Saturday, July 24, 2010

Irish Constitution under new and sustained attack

Three separate stories appeared during the week touching Irish constitutional and related issues.First we had confirmation that President McAleese in union with the rest of our current crop of unprincipled Irish politicians signed the controversial Civil Partnership Bill into law, despite many appeals to either refer the issue to the Supreme Court or resign rather than sign.

Sadly the Ireland I have known, the island of my birth is currently following the dictates of the European masters and jettisoning the Catholic faith on which our nation is founded. Even worse it is happening without the majority of Irish citizens even being aware of it

Second we had a story about Health Minister Mary Harney who it is reported is ruling out another referendum on abortion. Harney it appears made the comments on Friday at the launch of the Crisis Pregnancy Agency's annual report for 2009, which revealed that the number of women giving Irish addresses at UK abortion clinics dropped by a third between 2001 and 2009 to almost 4,500 Minister Harney is reported to have said she can't see another abortion referendum happening for some time yet. see report

The third story relates to one of Ireland's less illustrious politicians Labour Party Senator Ivana Bacik who has called for the Ireland to adopt a secular constitution at the AGM of Atheist Ireland last weekend. Senator Bacik told the meeting that there was now an appetite for constitutional reform in Ireland now that it is no longer dominated by Catholicism.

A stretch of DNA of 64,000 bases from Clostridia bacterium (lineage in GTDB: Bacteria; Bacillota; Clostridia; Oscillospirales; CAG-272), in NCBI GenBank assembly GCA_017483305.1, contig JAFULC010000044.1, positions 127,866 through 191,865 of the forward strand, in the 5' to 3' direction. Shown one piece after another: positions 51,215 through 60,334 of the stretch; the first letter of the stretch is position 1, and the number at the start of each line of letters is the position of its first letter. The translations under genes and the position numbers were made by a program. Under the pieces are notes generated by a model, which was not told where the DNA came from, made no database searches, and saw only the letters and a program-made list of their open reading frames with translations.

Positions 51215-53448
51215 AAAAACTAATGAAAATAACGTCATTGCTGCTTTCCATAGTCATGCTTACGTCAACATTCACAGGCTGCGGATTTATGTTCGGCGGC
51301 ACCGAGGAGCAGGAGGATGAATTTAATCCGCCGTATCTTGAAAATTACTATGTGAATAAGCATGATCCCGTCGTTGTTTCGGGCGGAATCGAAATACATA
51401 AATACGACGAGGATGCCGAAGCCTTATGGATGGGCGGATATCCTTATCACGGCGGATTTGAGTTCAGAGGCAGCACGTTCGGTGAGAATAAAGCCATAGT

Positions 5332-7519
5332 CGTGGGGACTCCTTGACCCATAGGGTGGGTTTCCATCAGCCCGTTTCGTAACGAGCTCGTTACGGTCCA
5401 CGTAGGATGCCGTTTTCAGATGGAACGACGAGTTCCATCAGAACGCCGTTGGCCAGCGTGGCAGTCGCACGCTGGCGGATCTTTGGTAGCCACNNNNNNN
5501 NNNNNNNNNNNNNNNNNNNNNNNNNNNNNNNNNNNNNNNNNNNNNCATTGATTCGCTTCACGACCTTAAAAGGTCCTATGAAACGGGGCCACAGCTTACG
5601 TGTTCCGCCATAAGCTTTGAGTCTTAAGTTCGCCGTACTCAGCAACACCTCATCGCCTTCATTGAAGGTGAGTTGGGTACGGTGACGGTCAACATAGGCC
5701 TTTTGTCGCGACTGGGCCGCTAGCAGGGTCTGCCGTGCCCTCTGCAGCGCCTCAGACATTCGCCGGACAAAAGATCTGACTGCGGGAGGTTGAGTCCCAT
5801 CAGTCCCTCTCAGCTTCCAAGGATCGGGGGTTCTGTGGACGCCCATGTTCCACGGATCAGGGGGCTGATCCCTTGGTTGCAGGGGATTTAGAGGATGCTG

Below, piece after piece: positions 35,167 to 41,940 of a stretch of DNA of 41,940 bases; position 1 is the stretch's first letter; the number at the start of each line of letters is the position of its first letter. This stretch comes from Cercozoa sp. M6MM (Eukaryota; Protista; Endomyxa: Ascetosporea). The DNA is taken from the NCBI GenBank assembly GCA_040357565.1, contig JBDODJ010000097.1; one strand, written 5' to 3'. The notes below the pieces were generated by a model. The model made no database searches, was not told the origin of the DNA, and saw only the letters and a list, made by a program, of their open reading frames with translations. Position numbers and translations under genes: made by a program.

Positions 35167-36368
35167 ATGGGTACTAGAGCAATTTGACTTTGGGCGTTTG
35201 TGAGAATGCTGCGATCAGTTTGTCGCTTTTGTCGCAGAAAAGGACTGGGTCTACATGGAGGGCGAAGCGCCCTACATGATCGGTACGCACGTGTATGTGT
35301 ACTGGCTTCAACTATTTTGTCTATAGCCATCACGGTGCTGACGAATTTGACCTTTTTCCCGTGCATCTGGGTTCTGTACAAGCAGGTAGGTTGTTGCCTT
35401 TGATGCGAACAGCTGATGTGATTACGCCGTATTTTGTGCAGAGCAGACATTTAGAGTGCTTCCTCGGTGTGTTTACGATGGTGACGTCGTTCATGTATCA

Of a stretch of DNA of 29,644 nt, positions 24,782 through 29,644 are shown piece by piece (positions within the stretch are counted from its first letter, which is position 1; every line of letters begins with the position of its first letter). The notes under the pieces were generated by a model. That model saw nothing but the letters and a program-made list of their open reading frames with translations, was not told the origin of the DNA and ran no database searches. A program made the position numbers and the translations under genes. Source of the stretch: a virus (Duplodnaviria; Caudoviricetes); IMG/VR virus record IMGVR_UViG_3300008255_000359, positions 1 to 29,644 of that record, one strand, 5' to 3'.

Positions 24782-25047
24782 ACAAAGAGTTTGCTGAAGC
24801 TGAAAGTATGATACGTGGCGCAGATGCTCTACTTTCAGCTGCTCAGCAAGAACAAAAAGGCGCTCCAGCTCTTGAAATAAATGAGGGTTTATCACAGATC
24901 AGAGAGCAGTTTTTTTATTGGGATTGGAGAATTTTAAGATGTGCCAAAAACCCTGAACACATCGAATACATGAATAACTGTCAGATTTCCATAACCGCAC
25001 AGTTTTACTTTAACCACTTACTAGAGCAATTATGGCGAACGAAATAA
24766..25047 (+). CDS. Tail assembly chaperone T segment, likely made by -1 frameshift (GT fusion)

The fundamental rights elements of the Constitution, regarding the role of mothers in the home, rights of the father, protection of children and church involvement in education, should no longer be inspired by religious doctrine, she added.
Ms Bacik, herself an atheist, said there was a good deal of support among members of the Oireachtas (parliament) to separate the church from the state and that, even though many might not publicly admit it, there were a number of atheists among the parliamentary ranks.

Atheist Ireland according to a report has this year decided to campaign for the removal of religious oaths from the courts. It said witnesses could now ask to take a secular oath but that this could cause a jury to take a prejudiced view of them.

The group will also campaign for the removal of religious symbols from schools and hospitals, and for an education system in which children of non-religious people are not indoctrinated in religious teachings in school. It will also oppose the Oireachtas starting each day with a prayer asking God to guide the work of parliamentarians.